Pages 69-72

24 Mar

For those coming in late – this is my graphic novel that I am slowly inking and putting up here for people to read, my intention is to get it published, either through a publisher or self-published. It is designed to be read on the page, not the screen but I’m putting it here for people’s interest anyway. I’d love for people to leave comments, I was keen to start some discussion on this blog where possible. It has been received quite favourably by a lot of people … which is really great, I was actually expecting some negative feedback and I have been surprised so far that I have received none at all. Given that this has been viewed over 2’000 times (some of those figures may be the same viewed coming back for more) I would have thought that this work would’ve niggled someone’s nerve out there … but not yet.

So – if you’d like to get more context, rather than starting on the pages I have put up here you can read more –
First Chapter – Friday
Previous pages in the second chapter – 65-68
OR go back to the start of the Second Chapter – Saturday which starts at page 47

Next pages here … almost at the end of the second chapter. The third and final chapter is fairly different in its mood, more of a conversation really. I’m looking forward to inking it, though I have another project (Sleuth) that I’m working on concurrently which is eating into the time that I could be spending on this project.
These particular pages were particularly cathartic for me. I used to work in this place, it was … and is still … called the Mental Health Unit in the back of the Alice Springs Hospital. There is nothing identifiable about the girl in the High Dependency Unit part. I have sort of mashed together a whole bunch of the people that I used to work with in the MHU into the nurses in the comic … don’t be offended guys.
I no longer work in hospitals, I don’t particularly like them, though I still work in the area of psychiatry.

When bush people used to come in to the Alice Springs Hospital it used to be … and probably still is … particularly difficult. Having people locked up against their will is always difficult but when you came across people who had no concept of the processes that would lead to their incarceration, massive language barriers, a different way of dealing with adversity and different cultural understandings of mental illnesses it almost always led to conflict between the patient and the staff, sometimes physical. This can sometimes lead to physical conflict that people on both sides feel could be avoided if the other side would just LISTEN!! It was a particularly intense sort of place to work. Understandably this is one of those odd areas where cultural friction is at its most obvious and it can lead to traumatisation of both parties which in turn leads to an inability to want to listen to the other sides perspective.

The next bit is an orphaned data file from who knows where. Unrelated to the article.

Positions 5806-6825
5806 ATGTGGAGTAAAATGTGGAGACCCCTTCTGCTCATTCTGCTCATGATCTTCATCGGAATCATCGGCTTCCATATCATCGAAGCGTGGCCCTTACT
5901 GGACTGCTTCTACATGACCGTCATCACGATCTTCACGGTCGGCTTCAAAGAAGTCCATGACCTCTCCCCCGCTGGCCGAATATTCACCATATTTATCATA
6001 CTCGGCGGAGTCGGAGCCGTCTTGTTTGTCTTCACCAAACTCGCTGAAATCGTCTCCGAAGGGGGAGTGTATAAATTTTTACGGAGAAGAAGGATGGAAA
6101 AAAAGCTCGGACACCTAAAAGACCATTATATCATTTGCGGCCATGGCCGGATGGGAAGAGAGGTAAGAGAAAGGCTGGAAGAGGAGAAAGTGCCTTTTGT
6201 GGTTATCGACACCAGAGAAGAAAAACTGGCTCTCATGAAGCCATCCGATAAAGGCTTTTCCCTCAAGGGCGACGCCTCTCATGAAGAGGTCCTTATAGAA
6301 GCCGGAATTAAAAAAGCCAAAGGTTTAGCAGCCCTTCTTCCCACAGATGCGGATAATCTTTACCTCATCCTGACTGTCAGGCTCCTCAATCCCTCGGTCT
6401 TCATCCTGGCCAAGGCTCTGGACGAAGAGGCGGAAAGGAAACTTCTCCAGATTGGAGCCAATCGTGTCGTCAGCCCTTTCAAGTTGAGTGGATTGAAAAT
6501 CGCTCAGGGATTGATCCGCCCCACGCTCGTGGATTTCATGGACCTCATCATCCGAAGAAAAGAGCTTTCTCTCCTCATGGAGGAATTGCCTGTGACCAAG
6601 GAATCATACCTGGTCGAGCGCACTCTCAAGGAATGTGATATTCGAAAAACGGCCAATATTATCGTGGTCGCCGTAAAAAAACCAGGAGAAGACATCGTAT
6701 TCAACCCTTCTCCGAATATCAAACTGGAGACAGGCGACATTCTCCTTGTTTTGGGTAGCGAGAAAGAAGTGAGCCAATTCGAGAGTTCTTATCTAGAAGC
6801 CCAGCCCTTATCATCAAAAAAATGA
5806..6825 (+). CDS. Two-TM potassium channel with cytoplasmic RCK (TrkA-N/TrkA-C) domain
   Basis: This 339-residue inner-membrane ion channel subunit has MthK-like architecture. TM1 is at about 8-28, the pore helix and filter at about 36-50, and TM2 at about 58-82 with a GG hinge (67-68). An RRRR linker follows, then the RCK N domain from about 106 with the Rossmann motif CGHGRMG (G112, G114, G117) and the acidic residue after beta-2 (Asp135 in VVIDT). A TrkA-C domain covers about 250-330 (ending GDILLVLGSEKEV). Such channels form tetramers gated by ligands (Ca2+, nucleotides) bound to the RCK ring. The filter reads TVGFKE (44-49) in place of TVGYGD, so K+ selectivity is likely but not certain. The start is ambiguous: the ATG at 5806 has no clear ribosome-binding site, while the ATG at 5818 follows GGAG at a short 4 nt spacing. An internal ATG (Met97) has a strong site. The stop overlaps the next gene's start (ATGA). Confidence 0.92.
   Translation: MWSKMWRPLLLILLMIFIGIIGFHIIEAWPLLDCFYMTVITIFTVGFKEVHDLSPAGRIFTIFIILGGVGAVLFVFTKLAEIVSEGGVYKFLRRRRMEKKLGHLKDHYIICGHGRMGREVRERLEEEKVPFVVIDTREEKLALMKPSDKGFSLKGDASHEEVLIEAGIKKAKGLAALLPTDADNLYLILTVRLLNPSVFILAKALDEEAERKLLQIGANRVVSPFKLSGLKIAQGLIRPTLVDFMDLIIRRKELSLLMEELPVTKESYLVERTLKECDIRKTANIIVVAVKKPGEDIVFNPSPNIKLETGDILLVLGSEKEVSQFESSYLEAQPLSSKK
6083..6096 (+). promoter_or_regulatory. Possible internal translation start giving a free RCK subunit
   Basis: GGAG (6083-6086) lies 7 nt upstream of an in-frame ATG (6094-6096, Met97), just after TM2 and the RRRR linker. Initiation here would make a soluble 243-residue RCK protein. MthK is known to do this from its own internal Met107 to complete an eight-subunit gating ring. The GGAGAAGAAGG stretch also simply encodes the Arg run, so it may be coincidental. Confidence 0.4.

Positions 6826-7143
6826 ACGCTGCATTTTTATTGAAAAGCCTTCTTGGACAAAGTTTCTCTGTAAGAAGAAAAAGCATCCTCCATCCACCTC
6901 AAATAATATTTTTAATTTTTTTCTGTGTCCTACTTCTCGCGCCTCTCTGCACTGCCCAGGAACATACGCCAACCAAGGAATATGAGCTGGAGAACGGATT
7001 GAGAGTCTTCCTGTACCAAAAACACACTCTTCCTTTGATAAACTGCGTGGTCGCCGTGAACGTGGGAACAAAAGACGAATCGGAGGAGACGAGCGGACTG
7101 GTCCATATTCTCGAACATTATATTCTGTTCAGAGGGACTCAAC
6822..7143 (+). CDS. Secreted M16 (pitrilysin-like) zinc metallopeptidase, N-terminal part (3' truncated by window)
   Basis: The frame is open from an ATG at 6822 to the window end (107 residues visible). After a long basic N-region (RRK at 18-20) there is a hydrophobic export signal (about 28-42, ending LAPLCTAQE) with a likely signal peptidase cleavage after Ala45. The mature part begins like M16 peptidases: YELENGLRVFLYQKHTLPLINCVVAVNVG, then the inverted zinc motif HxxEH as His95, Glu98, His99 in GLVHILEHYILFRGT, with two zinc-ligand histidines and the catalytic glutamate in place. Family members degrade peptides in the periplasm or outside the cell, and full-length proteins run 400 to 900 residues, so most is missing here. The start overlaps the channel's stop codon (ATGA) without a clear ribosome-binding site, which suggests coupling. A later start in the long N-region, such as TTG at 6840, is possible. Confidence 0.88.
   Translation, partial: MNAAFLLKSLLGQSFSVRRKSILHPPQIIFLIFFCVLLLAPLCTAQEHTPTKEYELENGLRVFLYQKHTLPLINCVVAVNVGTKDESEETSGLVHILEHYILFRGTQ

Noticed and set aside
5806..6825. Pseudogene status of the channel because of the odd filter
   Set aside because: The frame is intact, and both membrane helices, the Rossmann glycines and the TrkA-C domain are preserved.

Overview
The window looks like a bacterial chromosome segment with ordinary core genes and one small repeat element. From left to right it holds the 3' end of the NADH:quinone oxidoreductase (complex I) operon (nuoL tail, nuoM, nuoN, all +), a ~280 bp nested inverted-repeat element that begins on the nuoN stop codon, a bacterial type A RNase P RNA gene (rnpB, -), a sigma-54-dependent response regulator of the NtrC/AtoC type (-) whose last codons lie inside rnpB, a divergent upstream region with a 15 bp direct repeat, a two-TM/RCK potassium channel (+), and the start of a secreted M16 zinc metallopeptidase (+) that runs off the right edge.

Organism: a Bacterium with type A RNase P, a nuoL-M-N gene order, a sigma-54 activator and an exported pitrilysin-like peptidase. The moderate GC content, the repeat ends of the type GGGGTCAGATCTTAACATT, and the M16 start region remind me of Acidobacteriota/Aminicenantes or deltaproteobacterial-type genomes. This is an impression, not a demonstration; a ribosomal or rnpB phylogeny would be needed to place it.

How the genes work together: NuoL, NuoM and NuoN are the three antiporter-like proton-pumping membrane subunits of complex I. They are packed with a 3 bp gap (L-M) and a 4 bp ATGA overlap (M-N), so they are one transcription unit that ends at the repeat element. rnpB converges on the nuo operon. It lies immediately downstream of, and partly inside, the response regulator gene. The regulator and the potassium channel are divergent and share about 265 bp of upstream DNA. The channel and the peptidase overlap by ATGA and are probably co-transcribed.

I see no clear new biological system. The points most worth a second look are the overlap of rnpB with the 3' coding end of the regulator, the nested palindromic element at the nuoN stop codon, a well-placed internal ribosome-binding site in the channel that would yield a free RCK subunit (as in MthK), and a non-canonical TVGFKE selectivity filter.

In a lot of ways I found this place to be something of a microcosm of Australia.

The other interesting part about these pages is that of the Aboriginal communities that dot the region around Alice Springs, not covered in any great detail in this comi-essay but are an important part in the story.

I would be interested in hearing anyone else’s thoughts.

AND – Alice Springsians might notice the inclusion of the OK Sluts who were a FANTASTIC cabaret group whose show was all about the amazing burnout that over enthusiastic white people with ideals get when they work in Aboriginal communities … ridiculously popular … incredibly talented … sadly now defunct … Hannah May Caspar, Beth Sometimes and Matthew Hill PLEASE COME BACK … watch this video here. Ah the unbearable whiteness of being.


4 Responses to “Pages 69-72”

  1. aggyk April 3, 2012 at 2:59 am #

    love it love it love! i want the bound version – please publish!

    • joshuasantospirito April 3, 2012 at 4:06 am #

      Ok … I’ll get onto some publishers … but don’t hold your breath too long.

      • aggyk April 5, 2012 at 4:15 am #

        Crowd fund it?? Like Pat Grant did with his comic Blue?

  2. joshuasantospirito April 5, 2012 at 4:20 am #

    hmmm … unfortunately Pat didn’t crowd fund his comic. He got grants from the Australia council to do the development … he was also doing a PhD which helped with an income whilst he did the art over 18 months and then got a publisher, but he paid a lot of his own money to get it printed. He’s going to be lucky if he makes a cent … and we’ll be lucky if he does another long-form comic ever again. Though I might try the crowd-funding later on if I end up self-publishing … Here’s a spreadsheet of Pat’s endeavours

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